Investors continue to buy the dip despite the COVID-19 resurgence
July 26, 2021
Equity markets have surged to record levels, with investors continuing to buy any dips in the market despite rising virus concerns. Strong earnings calls, aggressive share buybacks, accelerating M&A activity and a record IPO environment supports the bull case and makes it very difficult to short the market, though this behavior is more associated with late-cycle behavior than early cycle. Despite strong index moves, sentiment and momentum indicators reflect heightened caution. Investors have returned to their “comfort blanket,” with large-cap technology leading the way. The bond market reflects a greater level of stress ahead of the FOMC meeting, with the 10-year Treasury yield back to 1.25%
The media’s attention is focused on a surge in COVID-19 cases, including so-called “breakthrough cases” among the vaccinated, with discussions of global shutdowns and the return of mask mandates. Investors are showing little reaction, betting that the appetite for renewed shutdowns is low and focused on the fact that cases, hospitalizations, and deaths are a fraction of the January peak.
Bulls remain in charge of the equity market, as any weakness on growth uncertainty or COVID-19 fear is quickly overcome by buying pressure.
One-quarter of the S&P 500® Index companies have reported, with 88% reporting earnings upside and 86% with better-than-expected sales. Earnings growth is on pace to be up 74%, the best since the emergence from the financial crisis. Companies that beat earnings are seeing a near-1% price boost, in line with the five-year average. This week is the busiest of earnings season, with over one-third of the S&P 500 companies scheduled to report, including the five largest by market capitalization, including Apple, Microsoft, Amazon, Alphabet (Google) and Facebook. Attention will be paid to management commentary around labor and supply shortages, along with pricing power.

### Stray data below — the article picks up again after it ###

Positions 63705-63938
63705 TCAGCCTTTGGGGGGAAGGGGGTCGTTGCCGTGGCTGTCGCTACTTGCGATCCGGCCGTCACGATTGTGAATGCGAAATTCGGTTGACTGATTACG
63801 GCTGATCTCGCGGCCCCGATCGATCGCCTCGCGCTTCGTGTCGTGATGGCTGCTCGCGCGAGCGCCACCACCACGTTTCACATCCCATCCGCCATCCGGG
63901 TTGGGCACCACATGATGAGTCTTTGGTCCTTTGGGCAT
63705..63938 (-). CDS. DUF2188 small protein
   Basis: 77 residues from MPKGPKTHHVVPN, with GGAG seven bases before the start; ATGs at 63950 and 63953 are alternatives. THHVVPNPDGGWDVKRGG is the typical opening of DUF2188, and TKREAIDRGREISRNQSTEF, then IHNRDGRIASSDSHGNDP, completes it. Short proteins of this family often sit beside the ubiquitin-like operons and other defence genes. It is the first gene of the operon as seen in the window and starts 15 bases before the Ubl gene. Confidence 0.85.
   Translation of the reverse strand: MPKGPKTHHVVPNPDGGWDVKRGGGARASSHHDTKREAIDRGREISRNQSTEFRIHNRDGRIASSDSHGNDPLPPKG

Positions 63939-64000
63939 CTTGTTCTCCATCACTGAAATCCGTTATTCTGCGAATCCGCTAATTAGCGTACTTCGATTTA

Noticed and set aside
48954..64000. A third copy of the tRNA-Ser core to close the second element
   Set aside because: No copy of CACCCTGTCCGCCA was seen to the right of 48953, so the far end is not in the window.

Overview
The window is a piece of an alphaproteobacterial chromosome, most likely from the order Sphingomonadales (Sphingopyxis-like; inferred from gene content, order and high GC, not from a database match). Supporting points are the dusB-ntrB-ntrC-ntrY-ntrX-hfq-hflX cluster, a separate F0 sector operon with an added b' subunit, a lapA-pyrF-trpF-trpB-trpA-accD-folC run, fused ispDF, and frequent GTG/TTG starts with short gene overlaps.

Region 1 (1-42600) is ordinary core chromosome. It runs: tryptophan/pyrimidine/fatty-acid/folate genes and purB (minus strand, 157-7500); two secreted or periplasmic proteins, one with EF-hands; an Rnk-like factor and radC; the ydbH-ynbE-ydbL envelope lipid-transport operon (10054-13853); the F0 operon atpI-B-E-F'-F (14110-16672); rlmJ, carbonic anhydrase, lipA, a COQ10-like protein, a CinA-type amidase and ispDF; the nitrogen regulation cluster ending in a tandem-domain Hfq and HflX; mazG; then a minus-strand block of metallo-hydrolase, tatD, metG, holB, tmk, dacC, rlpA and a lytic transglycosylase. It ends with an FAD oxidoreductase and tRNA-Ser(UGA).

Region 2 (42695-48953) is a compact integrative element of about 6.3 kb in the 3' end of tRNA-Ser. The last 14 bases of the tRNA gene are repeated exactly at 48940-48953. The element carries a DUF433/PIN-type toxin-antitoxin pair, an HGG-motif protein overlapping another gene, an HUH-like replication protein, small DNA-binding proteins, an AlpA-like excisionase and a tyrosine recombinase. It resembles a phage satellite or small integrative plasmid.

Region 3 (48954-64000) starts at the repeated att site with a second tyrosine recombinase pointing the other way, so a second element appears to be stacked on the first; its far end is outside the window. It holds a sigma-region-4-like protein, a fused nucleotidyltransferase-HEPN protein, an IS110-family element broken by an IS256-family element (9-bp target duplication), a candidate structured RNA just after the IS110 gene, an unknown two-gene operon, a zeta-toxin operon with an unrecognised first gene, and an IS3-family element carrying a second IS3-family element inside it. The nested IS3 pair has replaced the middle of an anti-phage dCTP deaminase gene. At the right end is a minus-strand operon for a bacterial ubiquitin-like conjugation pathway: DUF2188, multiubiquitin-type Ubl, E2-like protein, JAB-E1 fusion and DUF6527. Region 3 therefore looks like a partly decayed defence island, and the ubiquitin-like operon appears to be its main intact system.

Second-quarter GDP growth will be released on Thursday, with the consensus estimate for 8.7%, versus 6.4% in the first quarter. The NY Fed’s Weekly Economic Index suggests a pace of growth above 8% in each of the past 17 weeks, though the rate of growth is slowing. Economists are beginning to drop forward estimates in a sign that growth has peaked, with Goldman Sachs now expecting a sharper deceleration than previously expected on heightened virus risk. Bank of America cut the forecast for 2021 by 0.5%, citing peak growth and inflation, along with risks from the Delta variant.
Wednesday’s FOMC meeting is not expected to drive any major policy change, though the statement and Chair Powell’s press conference will be closely watched for signs of taper timing. Analysts expect discussion at August’s Jackson Hole Symposium, with a formal announcement in December. Recent bond market action, including a bearish curve flattening, is indicative of worries about a policy error by the Fed. Chair Powell is widely expected to reiterate his view that inflation is transitory but may concede that supply chain bottlenecks could take a while to clear.
What to Watch
The primary focus of investor attention will be earnings, the FOMC meeting and second-quarter GDP. Other notable releases include new home sales on Monday, durable goods, and consumer confidence on Tuesday, pending home sales on Thursday, and PCE deflator, personal income and spending, and consumer sentiment on Friday.
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